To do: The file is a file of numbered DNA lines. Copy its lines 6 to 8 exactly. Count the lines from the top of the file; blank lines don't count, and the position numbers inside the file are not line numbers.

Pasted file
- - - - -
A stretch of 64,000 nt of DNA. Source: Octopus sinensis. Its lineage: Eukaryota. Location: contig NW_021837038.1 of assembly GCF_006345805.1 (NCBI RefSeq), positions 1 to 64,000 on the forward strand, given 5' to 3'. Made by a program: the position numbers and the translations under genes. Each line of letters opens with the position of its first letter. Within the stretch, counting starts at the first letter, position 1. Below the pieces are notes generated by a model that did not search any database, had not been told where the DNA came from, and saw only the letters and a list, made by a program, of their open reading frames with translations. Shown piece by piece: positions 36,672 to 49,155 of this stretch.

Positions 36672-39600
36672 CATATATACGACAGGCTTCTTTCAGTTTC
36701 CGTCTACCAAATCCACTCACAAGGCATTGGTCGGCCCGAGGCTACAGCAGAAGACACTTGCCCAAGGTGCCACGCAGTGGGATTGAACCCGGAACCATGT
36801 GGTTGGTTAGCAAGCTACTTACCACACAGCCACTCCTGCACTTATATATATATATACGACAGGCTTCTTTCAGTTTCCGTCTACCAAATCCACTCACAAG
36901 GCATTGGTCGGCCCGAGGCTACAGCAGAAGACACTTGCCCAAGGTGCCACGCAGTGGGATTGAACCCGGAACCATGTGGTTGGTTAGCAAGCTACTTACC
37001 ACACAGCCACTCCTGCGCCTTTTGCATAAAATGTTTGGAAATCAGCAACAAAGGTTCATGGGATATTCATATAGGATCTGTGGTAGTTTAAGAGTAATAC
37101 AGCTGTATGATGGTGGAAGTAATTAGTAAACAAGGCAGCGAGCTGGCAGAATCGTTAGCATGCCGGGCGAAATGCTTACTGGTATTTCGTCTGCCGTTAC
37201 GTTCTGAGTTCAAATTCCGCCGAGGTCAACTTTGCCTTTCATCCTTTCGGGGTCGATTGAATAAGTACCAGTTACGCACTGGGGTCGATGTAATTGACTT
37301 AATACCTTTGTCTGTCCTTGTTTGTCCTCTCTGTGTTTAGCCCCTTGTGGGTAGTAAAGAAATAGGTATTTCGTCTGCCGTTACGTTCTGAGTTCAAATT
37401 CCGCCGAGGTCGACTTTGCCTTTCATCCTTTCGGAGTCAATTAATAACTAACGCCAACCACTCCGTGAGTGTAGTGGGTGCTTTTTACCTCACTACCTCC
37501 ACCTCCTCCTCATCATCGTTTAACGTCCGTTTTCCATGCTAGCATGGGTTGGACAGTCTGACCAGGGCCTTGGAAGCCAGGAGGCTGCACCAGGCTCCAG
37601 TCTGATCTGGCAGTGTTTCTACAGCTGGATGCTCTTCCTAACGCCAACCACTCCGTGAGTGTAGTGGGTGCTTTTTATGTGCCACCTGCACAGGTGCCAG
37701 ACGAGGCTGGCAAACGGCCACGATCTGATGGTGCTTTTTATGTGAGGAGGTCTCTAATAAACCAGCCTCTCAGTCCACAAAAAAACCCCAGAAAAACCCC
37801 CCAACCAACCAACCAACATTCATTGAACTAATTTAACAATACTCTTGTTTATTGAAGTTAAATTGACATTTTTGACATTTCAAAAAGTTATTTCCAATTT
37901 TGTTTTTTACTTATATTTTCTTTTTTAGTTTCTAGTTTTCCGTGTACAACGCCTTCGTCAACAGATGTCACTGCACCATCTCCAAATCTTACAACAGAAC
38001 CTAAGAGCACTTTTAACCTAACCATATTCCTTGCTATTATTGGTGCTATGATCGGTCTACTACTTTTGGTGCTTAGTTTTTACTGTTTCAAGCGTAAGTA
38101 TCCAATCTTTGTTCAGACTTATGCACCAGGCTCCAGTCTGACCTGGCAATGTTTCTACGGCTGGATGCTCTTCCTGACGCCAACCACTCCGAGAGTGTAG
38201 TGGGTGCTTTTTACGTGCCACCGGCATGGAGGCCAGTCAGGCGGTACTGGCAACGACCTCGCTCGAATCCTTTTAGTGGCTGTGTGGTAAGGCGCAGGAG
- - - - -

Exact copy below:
36901 GCATTGGTCGGCCCGAGGCTACAGCAGAAGACACTTGCCCAAGGTGCCACGCAGTGGGATTGAACCCGGAACCATGTGGTTGGTTAGCAAGCTACTTACC
37001 ACACAGCCACTCCTGCGCCTTTTGCATAAAATGTTTGGAAATCAGCAACAAAGGTTCATGGGATATTCATATAGGATCTGTGGTAGTTTAAGAGTAATAC
37101 AGCTGTATGATGGTGGAAGTAATTAGTAAACAAGGCAGCGAGCTGGCAGAATCGTTAGCATGCCGGGCGAAATGCTTACTGGTATTTCGTCTGCCGTTAC